Revival of Dialogues des carmélites
05/03/2019 - & May 8, 11, 2019
Francis Poulenc: Dialogues des carmélites
David Portillo (Chevalier de la Force), Jean-François Lapointe (Marquis de la Force), Isabel Leonard (Blanche de la Force), Eduardo Valdes (Thierry), Karita Mattila (Madame de Croissy), Erin Morley (Sister Constance), Karen Cargill (Mother Marie), Paul Corona (Javelinot), Adrianne Pieczonka (Madame Lidoine), Tony Stevenson (Chaplain), Emily D’Angelo (Sister Mathilde), Tichina Vaughn (Mother Jeanne), Patrick Carfizzi (Jailer)
The Metropolitan Opera Orchestra and Chorus, Yannick Nézet-Séguin (conductor)
John Dexter (production), David Reppa (sets), Jane Greenwood (costumes), Gil Wechsler (lights), David Kneuss (revival state director)
(© Ken Howard)
Francis Poulenc’s opera of faith doubted and reaffirmed through suffering occupies a curious place in the repertoire of the Metropolitan Opera. John Dexter’s haunting production premiered way back in 1977, twenty years after the work itself premiered (in Italian) at Milan’s La Scala, and seems unlikely ever to be replaced. Recently, and in this season, its revivals have coincided with full cycles of Wagner’s much longer but equally spiritually probing Ring of the Nibelung, generally filling spots in the off days between the tetralogy’s longer operas. There are usually three performances, which either sell out or come close. One wonders whether this is the limit of this idiosyncratic work’s demand, or whether the programming has something to do with the Holy Trinity. There is no doubt, however, that the work’s audience is unique – a pensive and contemplative gathering remarkable for its mildness of manner and aura of spiritual curiosity mixed with stray Wagnerians looking for extra diversion and members of the Met’s dwindling subscriber base, who may or may not have realized what they were getting into when they accepted a subscription package that included a less well known opera tucked in at the end of a season.
Dexter’s production, one of his few remaining in the Met’s repertoire, is revered for its economy of place, with all scenes transpiring atop a huge crucifix-shaped base before a dark black backdrop. The action is set during the French Revolution. It tells the story of Blanche, a young noblewoman who feels the calling to take holy orders at a violent time in her country’s history, when Roman Catholic clergymen were butchered en masse for refusing to accept the controlling dictates of the revolutionary regime. Despite her father’s misgivings, Blanche duly enters an order of Carmelite nuns known to history as the Martyrs of Compiègne in tribute to their mass execution by guillotine in 1794, just before the Revolution’s worst excesses came to an end. Exasperated by the struggles of her sisters, Blanche falls into a crise de conscience, flees the order as it is about to be disbanded, and returns home. Recovering her faith when confronted with their impending martyrdom – a dictate of God rather than a matter of personal choice – she is restored in her calling and rejoins them. To the strains of a brilliant “Salve regina” chorus, they are led one by one to the guillotine (mercifully off stage in this production), which reduces their chorus one voice at a time to the sound of its falling blade. Blanche and her closest friend among the nuns, Sister Constance, are the last to go.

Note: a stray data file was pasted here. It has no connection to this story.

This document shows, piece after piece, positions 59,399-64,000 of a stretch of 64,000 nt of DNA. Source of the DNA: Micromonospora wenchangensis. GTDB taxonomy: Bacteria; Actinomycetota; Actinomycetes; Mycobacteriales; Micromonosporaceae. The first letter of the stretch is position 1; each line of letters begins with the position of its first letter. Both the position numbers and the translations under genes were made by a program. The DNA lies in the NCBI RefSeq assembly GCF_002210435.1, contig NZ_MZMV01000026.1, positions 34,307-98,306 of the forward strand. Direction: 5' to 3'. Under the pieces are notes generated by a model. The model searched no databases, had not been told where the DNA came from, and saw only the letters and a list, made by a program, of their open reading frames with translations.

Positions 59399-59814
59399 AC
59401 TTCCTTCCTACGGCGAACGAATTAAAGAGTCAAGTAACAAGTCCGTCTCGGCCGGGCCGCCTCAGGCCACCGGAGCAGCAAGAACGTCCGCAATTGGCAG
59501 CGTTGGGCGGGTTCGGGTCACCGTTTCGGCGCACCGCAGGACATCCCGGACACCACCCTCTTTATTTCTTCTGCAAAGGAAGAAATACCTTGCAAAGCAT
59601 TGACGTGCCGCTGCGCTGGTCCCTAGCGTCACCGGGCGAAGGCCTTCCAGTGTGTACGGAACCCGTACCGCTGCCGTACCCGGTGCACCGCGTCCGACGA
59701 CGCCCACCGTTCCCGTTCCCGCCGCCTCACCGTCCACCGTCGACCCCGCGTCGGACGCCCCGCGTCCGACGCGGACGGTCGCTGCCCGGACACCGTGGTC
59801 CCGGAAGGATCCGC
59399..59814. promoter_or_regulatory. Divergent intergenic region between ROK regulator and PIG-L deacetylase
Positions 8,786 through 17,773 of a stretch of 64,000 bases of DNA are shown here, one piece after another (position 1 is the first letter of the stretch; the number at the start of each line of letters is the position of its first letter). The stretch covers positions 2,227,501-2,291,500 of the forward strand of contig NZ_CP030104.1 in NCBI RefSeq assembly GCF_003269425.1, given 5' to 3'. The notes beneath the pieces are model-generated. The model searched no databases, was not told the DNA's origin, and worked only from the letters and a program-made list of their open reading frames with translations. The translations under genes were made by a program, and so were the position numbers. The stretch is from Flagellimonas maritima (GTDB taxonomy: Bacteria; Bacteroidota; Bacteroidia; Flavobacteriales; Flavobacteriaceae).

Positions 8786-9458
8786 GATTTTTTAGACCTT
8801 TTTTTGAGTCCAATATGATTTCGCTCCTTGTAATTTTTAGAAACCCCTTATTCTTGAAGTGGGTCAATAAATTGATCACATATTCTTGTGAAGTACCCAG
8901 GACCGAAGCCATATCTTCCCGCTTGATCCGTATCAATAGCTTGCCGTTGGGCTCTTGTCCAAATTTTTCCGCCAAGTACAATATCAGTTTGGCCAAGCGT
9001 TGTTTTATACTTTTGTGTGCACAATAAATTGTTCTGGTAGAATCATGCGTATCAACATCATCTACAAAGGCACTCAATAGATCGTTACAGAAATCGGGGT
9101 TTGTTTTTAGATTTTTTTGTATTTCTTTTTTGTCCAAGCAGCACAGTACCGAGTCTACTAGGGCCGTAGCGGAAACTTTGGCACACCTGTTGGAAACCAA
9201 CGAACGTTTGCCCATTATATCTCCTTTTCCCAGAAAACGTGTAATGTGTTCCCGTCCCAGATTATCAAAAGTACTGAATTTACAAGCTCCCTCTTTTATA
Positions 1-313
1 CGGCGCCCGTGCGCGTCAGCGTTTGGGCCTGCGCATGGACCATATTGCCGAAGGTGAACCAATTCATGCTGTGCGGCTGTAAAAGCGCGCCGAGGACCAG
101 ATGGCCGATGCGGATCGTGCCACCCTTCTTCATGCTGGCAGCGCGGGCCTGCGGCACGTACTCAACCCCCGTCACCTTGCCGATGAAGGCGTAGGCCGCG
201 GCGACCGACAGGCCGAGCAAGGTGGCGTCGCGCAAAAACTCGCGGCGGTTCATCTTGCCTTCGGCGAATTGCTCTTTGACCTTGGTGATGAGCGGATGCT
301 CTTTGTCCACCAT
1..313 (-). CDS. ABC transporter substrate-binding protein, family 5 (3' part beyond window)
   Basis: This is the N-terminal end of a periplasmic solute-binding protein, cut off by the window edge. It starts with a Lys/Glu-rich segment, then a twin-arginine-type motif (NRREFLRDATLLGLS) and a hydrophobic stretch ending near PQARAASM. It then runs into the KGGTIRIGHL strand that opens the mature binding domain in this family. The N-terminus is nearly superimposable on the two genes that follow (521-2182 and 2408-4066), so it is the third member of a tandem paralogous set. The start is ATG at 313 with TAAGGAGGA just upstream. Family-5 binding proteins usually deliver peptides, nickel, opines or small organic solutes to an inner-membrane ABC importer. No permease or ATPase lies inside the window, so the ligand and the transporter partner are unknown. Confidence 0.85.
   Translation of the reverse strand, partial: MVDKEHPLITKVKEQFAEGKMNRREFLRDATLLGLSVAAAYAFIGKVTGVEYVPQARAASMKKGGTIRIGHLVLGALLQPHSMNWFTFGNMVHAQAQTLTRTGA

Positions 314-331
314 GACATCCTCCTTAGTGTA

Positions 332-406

Poulenc wrote his own libretto, adopted from a film script by the great French Catholic writer Georges Bernanos, which was itself based on a German novella derived from the memoirs of a surviving nun. Additional material imagined by Poulenc fleshed out Blanche’s backstory, with some nods to then still fresh memories of the moral compromises France faced during the Second World War. In a stunning performance that must figure among the best of her career to date, the magnificent mezzo-soprano Isabel Leonard delivered every scene with searing emotional power. The young soprano Erin Morley sang beautifully as Sister Constance. The older nuns have less stage time, but veteran Karita Mattila movingly delivered the moral messages of the convent’s dying prioress, Madame de Croissy. Her successor Madame Lidoine luxuriated in the splendid singing of Adrianne Pieczonka, and Karen Cargill gave a fine low tone to Mother Marie. Baritone Jean-François Lapointe made a noteworthy company debut as Blanche’s father, the Marquis de la Force, and tenor David Portillo complemented him well as his less experienced son.
Met music director Yannick Nézet-Séguin led a colorful and insightful performance from an ensemble that has already become impressively responsive during his short time in the post. No intricacy in Poulenc’s sonic balance between the tonality of the nuns’ music, for which he faux apologized in a relentlessly avant-garde mid-twentieth century musical world, and the jarring atonality that characterizes the madness gripping the rest of the work.
Paul du Quenoy